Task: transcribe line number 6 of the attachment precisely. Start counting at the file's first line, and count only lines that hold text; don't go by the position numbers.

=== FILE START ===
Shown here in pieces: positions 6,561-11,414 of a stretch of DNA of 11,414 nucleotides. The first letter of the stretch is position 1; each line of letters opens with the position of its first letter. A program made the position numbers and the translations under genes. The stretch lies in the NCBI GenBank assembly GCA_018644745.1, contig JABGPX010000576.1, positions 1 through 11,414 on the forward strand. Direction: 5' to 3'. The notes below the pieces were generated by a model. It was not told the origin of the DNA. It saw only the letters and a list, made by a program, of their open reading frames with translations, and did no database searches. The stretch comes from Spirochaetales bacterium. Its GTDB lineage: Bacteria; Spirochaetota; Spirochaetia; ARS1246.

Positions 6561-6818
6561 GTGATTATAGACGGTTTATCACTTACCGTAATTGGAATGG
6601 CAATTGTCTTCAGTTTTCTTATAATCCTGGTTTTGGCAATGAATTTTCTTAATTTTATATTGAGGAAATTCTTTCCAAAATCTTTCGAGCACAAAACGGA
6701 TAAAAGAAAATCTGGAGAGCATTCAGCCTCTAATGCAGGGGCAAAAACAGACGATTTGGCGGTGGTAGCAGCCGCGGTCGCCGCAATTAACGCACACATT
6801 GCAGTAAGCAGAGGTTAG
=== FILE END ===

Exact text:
6801 GCAGTAAGCAGAGGTTAG